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The story is taken from Ariosto, Orl. Fur. B. V. Pope.

It is true, as Mr. Pope has observed, that somewhat resembling the story of this play is to be found in the fifth Book of the Orlando Furioso. In Spenser's Fairy Queen, B. II. c. iv., as remote an original may be traced. A novel, however, of Belleforest, copied from another of Bandello, seems to have furnished Shakspeare with his fable, as it approaches nearer in all its particulars to the play before us, than any other performance known to be extant. I have seen so many versions from this once popular collection, that I entertain no doubt but that a great majority of the tales it comprehends have made their appearance in an English dress. Of that particular story which I have just mentioned, viz. the 18th history in the third volume, no translation has hitherto been met with.

This play was entered at Stationers' Hall, Aug. 23, 1600. STEEVENS.

Ariosto is continually quoted for the fable of Much Ado about Nothing; but I suspect our poet to have been satisfied with the Geneura of Turberville. “The tale (says Harrington) is a pretie comical matter, and hath bin written in English verse some few years past, learnedly and with good grace, by M. George Turbervil," Ariosto, fol. 1591, p. 39. Farmer.

I suppose this comedy to have been written in 1600, in which year it was printed. Malone.

PERSONS REPRESENTED.

Don Pedro, Prince of Arragon.
Don John, his Bastard Brother.
CLAUDIO, a young Lord of Florence, Favourite to Don

Pedro.
BENEDICK, a young Lord of Padua, Favourite likewise of

Don Pedro.
LEONATO, Governor of Messina.
Antonio, his Brother.
BALTHAZAR, Servant to Don Pedro.

Followers of Don John.
CONRADE, I
DOGBERRY, } two Foolish Officers.
VERGES, S
A Sexton.
A Friar.
A Boy.

CT

Hero, Daughter to Leonato.
BEATRICE, Niece to Leonato.
MARGARET, Gentlewomen attending on Hero.
URSULA, S

Messengers, Watch, and Attendants.

SCENE, MESSINA.

MUCH ADO ABOUT

NOTHING.

ACT I.

SCENE I.Before LEONATO's House.

Enter LEONATO, HERO, BEATRICE, and others, with a

Messenger.

Leonato. I learn in this letter, that Don Pedro of Arragon comes this night to Messina.

Mess. He is very near by this; he was not three leagues off when I left him.

Leon. How many gentlemen have you lost in this action ?

Mess. But few of any sort, and none of name.

Leon. A victory is twice itself, when the achiever brings home full numbers. I find here, that Don Pedro hath bestowed much honour on a young Florentine, called Claudio.

Mess. Much deserved on his part, and equally remembered by Don Pedro: He hath borne himself beyond the promise of his age ; doing, in the figure of a lamb, the feats of a lion: he hath, indeed, better bettered expectation, than you must expect of me to tell you how.

Leon. He hath an uncle here in Messina will be very much glad of it. Mess. I have already delivered him letters, and there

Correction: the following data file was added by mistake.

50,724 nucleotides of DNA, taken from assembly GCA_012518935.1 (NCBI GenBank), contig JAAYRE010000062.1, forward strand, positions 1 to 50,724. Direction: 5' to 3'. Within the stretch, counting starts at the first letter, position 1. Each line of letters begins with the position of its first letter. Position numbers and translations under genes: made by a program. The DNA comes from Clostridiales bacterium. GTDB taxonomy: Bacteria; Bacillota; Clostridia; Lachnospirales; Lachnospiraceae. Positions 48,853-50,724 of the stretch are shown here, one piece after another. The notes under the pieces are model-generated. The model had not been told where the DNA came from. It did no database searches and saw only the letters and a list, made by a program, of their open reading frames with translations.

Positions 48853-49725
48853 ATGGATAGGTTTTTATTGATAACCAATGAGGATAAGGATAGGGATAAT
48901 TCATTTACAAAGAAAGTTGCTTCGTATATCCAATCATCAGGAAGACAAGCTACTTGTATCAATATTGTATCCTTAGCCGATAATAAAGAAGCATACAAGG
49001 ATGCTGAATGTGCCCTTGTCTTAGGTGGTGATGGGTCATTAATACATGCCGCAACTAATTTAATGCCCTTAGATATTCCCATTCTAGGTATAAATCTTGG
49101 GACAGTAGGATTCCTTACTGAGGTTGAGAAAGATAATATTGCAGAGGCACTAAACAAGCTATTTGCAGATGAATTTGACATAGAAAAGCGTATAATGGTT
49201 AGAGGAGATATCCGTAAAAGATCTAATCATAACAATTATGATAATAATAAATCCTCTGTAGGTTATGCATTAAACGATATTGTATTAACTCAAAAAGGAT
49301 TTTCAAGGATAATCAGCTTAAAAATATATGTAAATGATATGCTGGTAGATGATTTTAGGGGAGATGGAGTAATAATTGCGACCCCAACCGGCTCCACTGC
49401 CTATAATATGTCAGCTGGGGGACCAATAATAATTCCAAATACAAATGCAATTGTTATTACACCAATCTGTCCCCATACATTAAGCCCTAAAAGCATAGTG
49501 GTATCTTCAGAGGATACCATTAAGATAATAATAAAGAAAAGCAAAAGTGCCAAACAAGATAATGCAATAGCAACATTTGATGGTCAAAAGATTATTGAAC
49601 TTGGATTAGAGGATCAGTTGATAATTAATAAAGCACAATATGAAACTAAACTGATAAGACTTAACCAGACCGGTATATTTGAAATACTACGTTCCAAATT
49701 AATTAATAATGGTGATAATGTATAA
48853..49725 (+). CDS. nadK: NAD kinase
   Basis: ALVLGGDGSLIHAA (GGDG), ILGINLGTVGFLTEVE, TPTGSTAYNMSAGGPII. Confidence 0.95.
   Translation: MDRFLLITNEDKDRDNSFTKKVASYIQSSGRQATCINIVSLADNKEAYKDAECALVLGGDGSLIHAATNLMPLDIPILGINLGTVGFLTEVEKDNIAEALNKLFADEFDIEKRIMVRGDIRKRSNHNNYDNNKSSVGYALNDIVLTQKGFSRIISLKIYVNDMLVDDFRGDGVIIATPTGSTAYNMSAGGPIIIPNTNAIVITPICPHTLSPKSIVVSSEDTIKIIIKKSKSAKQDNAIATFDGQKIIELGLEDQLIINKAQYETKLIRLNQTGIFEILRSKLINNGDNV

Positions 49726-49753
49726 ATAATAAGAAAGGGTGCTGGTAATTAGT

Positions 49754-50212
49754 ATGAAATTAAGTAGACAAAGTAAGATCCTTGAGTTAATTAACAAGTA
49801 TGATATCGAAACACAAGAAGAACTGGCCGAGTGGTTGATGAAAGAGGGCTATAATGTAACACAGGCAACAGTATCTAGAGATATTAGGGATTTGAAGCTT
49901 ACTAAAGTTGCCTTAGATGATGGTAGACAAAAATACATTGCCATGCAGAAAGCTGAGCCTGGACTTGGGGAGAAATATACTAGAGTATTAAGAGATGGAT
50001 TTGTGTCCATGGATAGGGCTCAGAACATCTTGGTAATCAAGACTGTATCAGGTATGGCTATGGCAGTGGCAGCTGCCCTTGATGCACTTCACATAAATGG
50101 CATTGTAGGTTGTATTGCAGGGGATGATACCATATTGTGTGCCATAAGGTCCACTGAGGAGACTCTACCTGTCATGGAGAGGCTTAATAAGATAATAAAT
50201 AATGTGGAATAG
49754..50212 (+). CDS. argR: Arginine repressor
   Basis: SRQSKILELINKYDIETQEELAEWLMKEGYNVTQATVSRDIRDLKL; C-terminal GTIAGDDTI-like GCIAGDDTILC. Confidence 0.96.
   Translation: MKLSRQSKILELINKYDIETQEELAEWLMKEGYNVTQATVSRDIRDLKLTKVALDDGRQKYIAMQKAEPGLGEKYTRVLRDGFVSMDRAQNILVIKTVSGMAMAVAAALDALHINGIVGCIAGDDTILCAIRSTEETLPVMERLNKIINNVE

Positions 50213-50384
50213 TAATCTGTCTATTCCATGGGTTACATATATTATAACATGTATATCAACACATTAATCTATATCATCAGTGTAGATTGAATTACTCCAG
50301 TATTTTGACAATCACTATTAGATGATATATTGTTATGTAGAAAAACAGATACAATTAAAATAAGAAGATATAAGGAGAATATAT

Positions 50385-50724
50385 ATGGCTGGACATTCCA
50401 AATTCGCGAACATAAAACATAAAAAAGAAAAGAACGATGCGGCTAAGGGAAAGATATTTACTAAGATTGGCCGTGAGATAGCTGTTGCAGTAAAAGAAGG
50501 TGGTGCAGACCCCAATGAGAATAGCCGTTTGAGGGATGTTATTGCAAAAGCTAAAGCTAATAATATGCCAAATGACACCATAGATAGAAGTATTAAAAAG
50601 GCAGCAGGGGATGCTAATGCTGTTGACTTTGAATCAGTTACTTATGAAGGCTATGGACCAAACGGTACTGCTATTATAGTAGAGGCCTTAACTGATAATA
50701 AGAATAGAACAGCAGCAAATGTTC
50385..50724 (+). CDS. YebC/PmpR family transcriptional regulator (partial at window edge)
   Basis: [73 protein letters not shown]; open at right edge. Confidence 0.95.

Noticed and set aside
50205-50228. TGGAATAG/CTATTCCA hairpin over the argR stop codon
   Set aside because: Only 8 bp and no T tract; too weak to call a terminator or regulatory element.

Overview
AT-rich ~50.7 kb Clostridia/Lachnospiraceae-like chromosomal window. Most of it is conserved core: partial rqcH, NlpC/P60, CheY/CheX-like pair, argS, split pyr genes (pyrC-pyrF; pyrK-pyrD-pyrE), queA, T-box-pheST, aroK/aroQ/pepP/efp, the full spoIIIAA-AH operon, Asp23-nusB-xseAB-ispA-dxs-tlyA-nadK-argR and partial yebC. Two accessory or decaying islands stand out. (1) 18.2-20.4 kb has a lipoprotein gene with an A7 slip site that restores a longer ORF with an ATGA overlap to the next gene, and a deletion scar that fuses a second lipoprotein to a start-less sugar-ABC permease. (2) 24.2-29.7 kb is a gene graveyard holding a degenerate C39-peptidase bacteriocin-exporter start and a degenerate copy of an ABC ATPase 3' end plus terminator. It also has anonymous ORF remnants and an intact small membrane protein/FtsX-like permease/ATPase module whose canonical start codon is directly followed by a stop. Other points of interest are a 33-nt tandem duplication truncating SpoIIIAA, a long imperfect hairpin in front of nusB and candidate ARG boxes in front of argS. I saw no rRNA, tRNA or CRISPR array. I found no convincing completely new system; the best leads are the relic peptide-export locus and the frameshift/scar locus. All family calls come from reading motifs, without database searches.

VOL. II.

appears much joy in him : even so much, that joy could not show itself modest enough, without a badge of bitterness.

Leon. Did he break out into tears ?
Mess. In great measure.

Leon. A kind overflow of kindness: There are no faces truer than those that are so washed. How much better is it to weep at joy, than to joy at weeping !

Beat. I pray you, is signior Montanto returned from the wars, or no'?

Mess. I know none of that name, lady; there was none such in the army of any sort.

Leon. What is he that you ask for, niece ?
Hero. My cousin means signior Benedick of Padua.

Mess. O, he is returned, and as pleasant as ever he was.

Beat. He set up his bills here in Messina’, and challenged Cupid at the flight': and my uncle's fool, reading the challenge, subscribed for Cupid, and challenged him at the bird-bolt :- I pray you, how many hath he killed and eaten in these wars ? But how many hath he killed ? for, indeed, I promised to eat all of his killing.

Leon. Faith, niece, you tax signior Benedick too much ; but he'll be meet with you', I doubt it not.

Mess. He hath done good service, lady, in these wars.

Beat. You had musty victual, and he hath holp to eat it: he is a very valiant trencher-man, he hath an excellent stomach.

1- is signior Montanto returned -] Montanto was one of the ancient terms of the fencing-school.

He set up his bills, &c.] Published a general challenge, like a prize-fighter. STEEVENS.

: --- challenged Cupid at the flight:] Flight means a sort of shooting called roving, or shooting at long lengths. The arrows used at this sport are called flight-arrows.

"— at the bird-bolt.] The bird-bolt is a short thick arrow without a point, and spreading at the extremity so much, as to leave a flat surface, about the breadth of a shilling.

6.-_- he'll be meet with you,] i. e. he'll be your match.

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